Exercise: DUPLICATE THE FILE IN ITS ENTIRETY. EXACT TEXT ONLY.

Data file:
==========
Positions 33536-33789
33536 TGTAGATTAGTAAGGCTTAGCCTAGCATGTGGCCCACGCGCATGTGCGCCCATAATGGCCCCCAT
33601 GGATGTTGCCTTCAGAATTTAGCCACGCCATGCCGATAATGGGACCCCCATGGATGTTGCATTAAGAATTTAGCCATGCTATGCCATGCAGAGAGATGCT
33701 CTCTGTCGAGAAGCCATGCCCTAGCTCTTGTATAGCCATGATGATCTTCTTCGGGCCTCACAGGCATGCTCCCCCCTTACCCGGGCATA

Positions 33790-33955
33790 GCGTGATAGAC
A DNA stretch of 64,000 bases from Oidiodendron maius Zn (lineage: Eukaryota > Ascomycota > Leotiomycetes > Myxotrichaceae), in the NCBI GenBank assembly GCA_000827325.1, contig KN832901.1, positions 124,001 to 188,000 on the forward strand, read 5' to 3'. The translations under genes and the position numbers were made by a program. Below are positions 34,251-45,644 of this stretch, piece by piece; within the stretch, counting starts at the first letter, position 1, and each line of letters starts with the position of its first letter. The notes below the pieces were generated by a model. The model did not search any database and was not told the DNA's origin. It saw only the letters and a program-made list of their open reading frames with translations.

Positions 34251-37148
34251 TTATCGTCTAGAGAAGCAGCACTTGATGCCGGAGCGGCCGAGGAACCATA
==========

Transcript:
Positions 33536-33789
33536 TGTAGATTAGTAAGGCTTAGCCTAGCATGTGGCCCACGCGCATGTGCGCCCATAATGGCCCCCAT
33601 GGATGTTGCCTTCAGAATTTAGCCACGCCATGCCGATAATGGGACCCCCATGGATGTTGCATTAAGAATTTAGCCATGCTATGCCATGCAGAGAGATGCT
33701 CTCTGTCGAGAAGCCATGCCCTAGCTCTTGTATAGCCATGATGATCTTCTTCGGGCCTCACAGGCATGCTCCCCCCTTACCCGGGCATA

Positions 33790-33955
33790 GCGTGATAGAC
A DNA stretch of 64,000 bases from Oidiodendron maius Zn (lineage: Eukaryota > Ascomycota > Leotiomycetes > Myxotrichaceae), in the NCBI GenBank assembly GCA_000827325.1, contig KN832901.1, positions 124,001 to 188,000 on the forward strand, read 5' to 3'. The translations under genes and the position numbers were made by a program. Below are positions 34,251-45,644 of this stretch, piece by piece; within the stretch, counting starts at the first letter, position 1, and each line of letters starts with the position of its first letter. The notes below the pieces were generated by a model. The model did not search any database and was not told the DNA's origin. It saw only the letters and a program-made list of their open reading frames with translations.

Positions 34251-37148
34251 TTATCGTCTAGAGAAGCAGCACTTGATGCCGGAGCGGCCGAGGAACCATA